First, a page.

Reel Racism: Confronting Hollywood's Construction of Afro-American Culture

Reel Racism: Confronting Hollywood's Construction of Afro-American Culture

Reel Racism: Confronting Hollywood's Construction of Afro-American Culture

Reel Racism: Confronting Hollywood's Construction of Afro-American Culture

Synopsis

Reel Racism: Confronting Hollywood's Construction of Afro-American Culture goes beyond reflection theories of the media to examine cinema's active participation in the operations of racism --a complex process rooted in the dynamics of representation. Written for undergraduates and graduate students of film studies and philosophy, Reel Racism focuses on methods and frameworks that analyze films for their production of meaning and how those meanings participate in a broader process of justifying, naturalizing, or legitimizing difference, privilege, and violence basedon race. In addition to analyzing how the process of racism is articulated in specific films, Reel Racism examines how specific meanings can resist their function of ideological containment, and instead, offer a perspective of a more collective, egalitarian social system-- one that transcends the discourse of race.

Excerpt

On March 4,1991, Americans tuning into the nightly news were shocked by what appeared on their televisions: a dark and grainy home videotape recording of Los Angeles police officers beating an unarmed black motorist named Rodney King. When the case against the officers went to court, the trial was moved out of racially diverse Los Angeles and into predominantly white Simi Valley. The officers were acquitted, and rioting ensued.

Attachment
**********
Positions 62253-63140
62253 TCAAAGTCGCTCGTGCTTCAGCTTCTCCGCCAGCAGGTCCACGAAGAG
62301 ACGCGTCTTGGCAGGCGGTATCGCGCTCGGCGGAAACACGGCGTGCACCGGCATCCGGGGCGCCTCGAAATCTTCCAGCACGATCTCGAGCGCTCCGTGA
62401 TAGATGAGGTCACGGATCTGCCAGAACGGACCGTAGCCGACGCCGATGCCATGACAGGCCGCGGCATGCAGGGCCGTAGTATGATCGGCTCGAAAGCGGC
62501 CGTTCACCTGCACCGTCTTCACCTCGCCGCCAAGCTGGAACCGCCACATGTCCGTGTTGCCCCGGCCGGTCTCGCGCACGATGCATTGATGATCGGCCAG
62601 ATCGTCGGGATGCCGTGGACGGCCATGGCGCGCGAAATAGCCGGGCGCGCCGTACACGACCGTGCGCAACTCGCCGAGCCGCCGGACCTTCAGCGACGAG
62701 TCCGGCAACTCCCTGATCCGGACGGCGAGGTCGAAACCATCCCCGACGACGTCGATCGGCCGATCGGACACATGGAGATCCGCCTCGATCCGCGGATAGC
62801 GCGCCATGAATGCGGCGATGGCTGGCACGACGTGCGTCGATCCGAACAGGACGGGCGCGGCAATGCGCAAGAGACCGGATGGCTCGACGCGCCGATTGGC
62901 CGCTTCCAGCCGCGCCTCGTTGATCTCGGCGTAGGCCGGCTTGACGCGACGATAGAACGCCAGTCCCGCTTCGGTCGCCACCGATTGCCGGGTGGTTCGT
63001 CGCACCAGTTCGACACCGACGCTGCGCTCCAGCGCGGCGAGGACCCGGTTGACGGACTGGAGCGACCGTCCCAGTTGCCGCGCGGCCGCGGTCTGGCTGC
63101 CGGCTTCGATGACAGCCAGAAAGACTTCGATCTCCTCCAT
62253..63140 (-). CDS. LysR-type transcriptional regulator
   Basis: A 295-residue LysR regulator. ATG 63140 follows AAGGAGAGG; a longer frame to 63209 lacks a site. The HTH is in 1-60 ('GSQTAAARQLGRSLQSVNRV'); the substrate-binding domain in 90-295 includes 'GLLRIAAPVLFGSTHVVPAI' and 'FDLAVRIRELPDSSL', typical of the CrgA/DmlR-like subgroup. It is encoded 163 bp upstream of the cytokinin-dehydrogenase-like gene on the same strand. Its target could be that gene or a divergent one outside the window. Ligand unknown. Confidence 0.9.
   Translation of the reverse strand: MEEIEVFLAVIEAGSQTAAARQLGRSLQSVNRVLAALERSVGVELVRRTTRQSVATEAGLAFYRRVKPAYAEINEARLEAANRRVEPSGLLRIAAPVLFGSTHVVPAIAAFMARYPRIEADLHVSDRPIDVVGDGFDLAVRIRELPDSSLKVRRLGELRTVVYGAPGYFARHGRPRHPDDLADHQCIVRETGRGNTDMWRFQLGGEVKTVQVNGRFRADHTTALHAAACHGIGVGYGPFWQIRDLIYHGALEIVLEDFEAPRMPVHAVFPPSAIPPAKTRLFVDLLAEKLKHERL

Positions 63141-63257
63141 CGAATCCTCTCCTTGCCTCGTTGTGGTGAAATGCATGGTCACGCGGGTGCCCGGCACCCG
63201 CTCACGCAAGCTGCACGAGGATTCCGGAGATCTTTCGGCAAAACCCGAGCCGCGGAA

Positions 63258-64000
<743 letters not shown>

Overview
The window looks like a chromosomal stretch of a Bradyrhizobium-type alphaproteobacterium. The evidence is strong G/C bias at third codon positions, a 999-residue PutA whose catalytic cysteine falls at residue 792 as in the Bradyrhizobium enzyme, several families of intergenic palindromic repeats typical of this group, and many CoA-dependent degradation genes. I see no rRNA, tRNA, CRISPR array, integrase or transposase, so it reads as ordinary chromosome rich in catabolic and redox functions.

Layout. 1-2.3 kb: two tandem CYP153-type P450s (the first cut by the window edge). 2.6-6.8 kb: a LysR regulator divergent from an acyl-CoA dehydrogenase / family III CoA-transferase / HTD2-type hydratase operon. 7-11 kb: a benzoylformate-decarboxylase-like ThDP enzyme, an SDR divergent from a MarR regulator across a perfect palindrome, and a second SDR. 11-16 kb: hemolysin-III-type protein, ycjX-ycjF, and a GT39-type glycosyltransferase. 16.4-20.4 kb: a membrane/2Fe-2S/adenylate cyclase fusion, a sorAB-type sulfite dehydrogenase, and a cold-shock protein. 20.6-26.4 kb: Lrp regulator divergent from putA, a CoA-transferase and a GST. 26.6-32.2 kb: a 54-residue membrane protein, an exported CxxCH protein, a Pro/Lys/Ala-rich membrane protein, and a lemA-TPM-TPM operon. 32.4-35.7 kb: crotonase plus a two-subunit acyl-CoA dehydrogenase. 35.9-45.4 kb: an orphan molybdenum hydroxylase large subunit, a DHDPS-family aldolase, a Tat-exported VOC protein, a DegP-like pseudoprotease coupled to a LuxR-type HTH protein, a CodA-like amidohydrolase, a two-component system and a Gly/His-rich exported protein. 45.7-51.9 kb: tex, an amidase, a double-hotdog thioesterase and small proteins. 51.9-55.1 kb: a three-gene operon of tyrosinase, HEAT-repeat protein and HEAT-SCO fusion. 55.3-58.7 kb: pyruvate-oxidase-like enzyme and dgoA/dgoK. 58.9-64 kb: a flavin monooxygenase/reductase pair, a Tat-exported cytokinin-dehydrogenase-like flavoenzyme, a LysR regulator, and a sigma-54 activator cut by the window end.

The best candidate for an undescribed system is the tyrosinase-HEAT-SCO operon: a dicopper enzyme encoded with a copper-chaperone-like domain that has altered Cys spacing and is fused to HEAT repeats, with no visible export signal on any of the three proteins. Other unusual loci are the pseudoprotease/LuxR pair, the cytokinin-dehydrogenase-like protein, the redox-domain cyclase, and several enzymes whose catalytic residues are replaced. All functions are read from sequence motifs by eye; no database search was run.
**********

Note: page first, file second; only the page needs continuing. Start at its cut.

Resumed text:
A little less than four years later, in October 1995, America found itself once more glued to the TV (as it had been for almost nine months), waiting for the verdict of what many called the trial of the century: the murder trial of O. J. Simpson, famous athlete and celebrity, accused, then acquitted, of murdering his ex-wife. The torrent of media punditry and pseudodebate that raged around the incident found its source in a wellspring of emotions about race. Those emotions were fed by witness for the prosecution Mark Fuhrman, a Los Angeles police detective who lied under oath about his use of racially derogatory remarks, specifically the word "nigger." Defense lawyers exposed his perjury by playing a tape recording of Fuhrman referring to blacks as "niggers" and bragging about his mistreatment of black suspects. The taped interviews showed that he had used the slur at least forty-one times. Fuhrman also bragged that he enjoyed lining up "niggers against the wall and shooting them."

Four years after Fuhrman's chilling pronouncements, an elite streetcrimes unit of the New York City Police Department nearly did just that, shooting unarmed west African immigrant Amadou Diallo as he stood outside his Bronx apartment building. The shooting was particularly no-

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